He had no luck in that department, but he did meet a Mexican sheriff who proceeded to pull him over for heading the wrong way down a one way street. Spud promptly trashed his Marty Robbins 8-track after that incident.
The second visit was to the south eastern part of the state in February of 1998. Spud loved tearing around Houston and its "Hot Wheels track"-like layout of the freeway system. A few days in town during the start of their annual livestock show and Rodeo, the Potato came down with a severe case of REDNECKITIS. Airport security would not clear him for air travel until he was cured, so he was forced to head to the famed Astrodome to take in a Monster Truck event. After 3 hours of screaming "YAHOO, Crush that baby!!" and inhaling plumes of exhaust fumes, he was back on his feet.
In addition to his big city exploits, Spud ventured outside Houston to see the historic battleground at San Jacinto where Texas fought Mexico for their independence. The site is adorned with an obelisk similar to the national monument in Washington and it too has a reflecting pool in it's foreground. Spud was unhappy to find that the gift shop at the site didn't have black velvet posters of the structure. His collection would have to suffer.
Heading south towards the border town of Brownsville, the tuber stopped at an area that was home to yet another regal statue; the Iwo Jima Memorial. Harlingen, Texas was in fact, the home of the original plaster model which it's Arlington, Virginia counterpart is based on.
It appears as though some foreign tourists were visiting the town and saw the marvel being created in someone's backyard. They stole the idea, built a similar model and then sold it to the Marine Corps for a hefty sum; cutting the original sculptor out of the action. The unfortunate artist now makes doll furniture out of popsicle sticks.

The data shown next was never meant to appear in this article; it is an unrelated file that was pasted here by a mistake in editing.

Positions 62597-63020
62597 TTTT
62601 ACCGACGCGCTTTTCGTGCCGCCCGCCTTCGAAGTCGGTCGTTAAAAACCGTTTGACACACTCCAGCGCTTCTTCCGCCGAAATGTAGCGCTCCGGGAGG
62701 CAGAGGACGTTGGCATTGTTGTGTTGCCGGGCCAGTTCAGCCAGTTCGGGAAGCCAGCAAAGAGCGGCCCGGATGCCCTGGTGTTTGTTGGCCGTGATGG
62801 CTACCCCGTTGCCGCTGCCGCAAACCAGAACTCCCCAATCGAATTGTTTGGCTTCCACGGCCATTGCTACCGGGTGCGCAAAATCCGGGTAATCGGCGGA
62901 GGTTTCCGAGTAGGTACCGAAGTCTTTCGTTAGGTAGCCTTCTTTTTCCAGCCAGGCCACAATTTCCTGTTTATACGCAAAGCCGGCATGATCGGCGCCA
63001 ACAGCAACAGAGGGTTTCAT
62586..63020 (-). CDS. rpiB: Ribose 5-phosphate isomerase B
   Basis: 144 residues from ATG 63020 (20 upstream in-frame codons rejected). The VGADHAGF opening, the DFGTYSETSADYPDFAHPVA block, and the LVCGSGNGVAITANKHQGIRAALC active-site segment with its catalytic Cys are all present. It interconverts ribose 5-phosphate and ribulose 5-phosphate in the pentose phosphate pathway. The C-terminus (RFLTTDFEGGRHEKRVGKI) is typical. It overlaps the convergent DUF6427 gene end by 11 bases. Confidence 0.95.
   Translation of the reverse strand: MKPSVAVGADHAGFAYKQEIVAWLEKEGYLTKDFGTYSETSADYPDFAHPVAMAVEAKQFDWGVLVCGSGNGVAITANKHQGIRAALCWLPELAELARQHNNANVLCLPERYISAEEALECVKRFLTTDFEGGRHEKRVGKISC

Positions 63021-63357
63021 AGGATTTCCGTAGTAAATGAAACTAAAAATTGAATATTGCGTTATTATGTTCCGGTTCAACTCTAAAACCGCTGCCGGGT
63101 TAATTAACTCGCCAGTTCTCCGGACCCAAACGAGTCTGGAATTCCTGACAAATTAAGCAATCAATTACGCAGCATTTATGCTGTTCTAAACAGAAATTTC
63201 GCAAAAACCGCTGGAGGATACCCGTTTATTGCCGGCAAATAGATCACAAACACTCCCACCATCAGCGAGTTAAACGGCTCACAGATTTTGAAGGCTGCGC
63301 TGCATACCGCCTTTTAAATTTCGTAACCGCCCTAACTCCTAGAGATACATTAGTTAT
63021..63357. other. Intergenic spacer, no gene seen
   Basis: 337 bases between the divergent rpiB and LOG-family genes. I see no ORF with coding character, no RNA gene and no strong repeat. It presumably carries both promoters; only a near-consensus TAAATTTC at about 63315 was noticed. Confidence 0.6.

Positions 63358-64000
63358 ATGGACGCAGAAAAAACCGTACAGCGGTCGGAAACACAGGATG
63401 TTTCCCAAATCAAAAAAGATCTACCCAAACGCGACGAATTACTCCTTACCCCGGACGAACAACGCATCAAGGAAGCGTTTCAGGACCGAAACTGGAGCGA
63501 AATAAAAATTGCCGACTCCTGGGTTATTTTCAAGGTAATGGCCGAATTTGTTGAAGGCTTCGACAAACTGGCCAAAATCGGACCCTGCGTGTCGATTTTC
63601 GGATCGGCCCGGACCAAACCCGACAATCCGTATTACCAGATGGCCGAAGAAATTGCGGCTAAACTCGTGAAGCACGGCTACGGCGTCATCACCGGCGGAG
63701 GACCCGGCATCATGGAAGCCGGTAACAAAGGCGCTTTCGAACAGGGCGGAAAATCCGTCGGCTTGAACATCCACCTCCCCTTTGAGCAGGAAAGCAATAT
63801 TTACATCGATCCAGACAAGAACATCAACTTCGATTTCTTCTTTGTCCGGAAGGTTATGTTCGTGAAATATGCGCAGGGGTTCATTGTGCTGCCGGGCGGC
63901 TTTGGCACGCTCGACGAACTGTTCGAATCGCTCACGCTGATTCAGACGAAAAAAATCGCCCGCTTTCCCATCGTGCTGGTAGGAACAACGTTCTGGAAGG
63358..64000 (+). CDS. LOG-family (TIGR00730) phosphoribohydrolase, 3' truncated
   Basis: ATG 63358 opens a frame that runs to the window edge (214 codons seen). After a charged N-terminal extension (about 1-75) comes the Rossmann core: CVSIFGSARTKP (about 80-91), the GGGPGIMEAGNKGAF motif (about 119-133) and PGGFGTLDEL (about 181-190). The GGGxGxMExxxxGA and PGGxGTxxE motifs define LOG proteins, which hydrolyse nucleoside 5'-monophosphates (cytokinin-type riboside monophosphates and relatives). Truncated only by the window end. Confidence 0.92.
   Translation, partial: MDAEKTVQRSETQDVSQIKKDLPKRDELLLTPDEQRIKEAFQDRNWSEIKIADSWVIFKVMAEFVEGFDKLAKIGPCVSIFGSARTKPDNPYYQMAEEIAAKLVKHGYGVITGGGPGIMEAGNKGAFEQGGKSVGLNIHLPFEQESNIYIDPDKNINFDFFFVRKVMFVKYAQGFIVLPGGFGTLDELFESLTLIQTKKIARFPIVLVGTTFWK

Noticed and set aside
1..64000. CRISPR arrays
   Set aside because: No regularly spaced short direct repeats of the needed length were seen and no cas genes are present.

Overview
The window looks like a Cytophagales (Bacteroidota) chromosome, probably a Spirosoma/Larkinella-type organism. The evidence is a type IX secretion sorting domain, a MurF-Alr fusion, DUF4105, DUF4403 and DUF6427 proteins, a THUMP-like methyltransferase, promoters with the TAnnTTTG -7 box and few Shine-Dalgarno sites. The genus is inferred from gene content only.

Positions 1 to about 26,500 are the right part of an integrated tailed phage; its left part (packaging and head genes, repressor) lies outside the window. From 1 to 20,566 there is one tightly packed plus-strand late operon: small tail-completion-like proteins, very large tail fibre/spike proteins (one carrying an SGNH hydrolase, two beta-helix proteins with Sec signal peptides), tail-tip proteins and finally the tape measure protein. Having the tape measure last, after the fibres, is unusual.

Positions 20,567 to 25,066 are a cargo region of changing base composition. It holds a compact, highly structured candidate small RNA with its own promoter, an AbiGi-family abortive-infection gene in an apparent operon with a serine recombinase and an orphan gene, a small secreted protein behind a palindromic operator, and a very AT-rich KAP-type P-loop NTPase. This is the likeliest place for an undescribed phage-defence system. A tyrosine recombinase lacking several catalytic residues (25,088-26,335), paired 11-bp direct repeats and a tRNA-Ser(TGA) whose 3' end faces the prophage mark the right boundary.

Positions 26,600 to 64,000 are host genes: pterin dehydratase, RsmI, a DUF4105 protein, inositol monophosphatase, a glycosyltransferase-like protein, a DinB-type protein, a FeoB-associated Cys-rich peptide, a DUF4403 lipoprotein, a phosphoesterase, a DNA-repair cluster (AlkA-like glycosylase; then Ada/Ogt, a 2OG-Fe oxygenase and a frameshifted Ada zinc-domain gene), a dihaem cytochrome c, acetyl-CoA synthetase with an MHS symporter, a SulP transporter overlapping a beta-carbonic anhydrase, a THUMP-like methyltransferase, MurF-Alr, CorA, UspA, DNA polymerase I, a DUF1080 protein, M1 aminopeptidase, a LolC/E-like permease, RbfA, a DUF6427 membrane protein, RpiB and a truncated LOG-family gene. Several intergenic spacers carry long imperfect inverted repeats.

One can not travel to Texas and miss sampling some good ole BBQ! Spud was no exception and he satisfied his hunger for ribs and jalapeno pinto beans at the Goode Co. in Houston. Armed with a bottle of Cowboy lager, he began settling back for a good feed when the cook spotted him, through him in some foil and on to the barbie! The heat was tremendous and Spud's plastic body began to sizzle. A wretched odour from the near-melting plastic filled the restaurant and caused a riot among the patrons. The national guard had to be called in to restore order. Fortunately, Spud managed to break free of his aluminum casket and dove to safety in the salad bar. Cooling himself amongst the romaine, he was relieved to notice only minor burns. Cutting his losses while he had the chance, he fled the scene.
When Spud was in Florida the prior month, he was unable to make the two hour drive to the Kennedy Space Center to see the launch site for NASA. Eager to be the first Potato in Space, he certainly couldn't pass up an opportunity to visit NASA's headquarters at the Johnson Space Center just outside of Houston.
In May of 1998, Spud was summoned by a representative from the Warren Commission to look into the investigation of the single bullet theory at the site of the Grassy Knoll in Dallas. He obliged, and spent three days combing the sixth floor of the Texas School Book Depository and the grounds of Dealey Plaza in search of new evidence. His examination of the area turned up peanut shells and a case of beer but no shell casings.
After growing increasingly discouraged at the results of his efforts, he was about to close the case when he saw a cadillac convertible motor past the Grassy Knoll where he stood, with what looked to be an aging JFK in the back seat. Surprised and horrified, Spud jumped in a cab and sped after the fleeing car. A two hour chase through the Dallas / Fort Worth area ensued until Spud's cab forced the convertible off the road. The intrepid potato leaped out and ran to uncover that the mystery man in the back seat was indeed JFK; Jack Frederick Klugman or Quincy as he is known.
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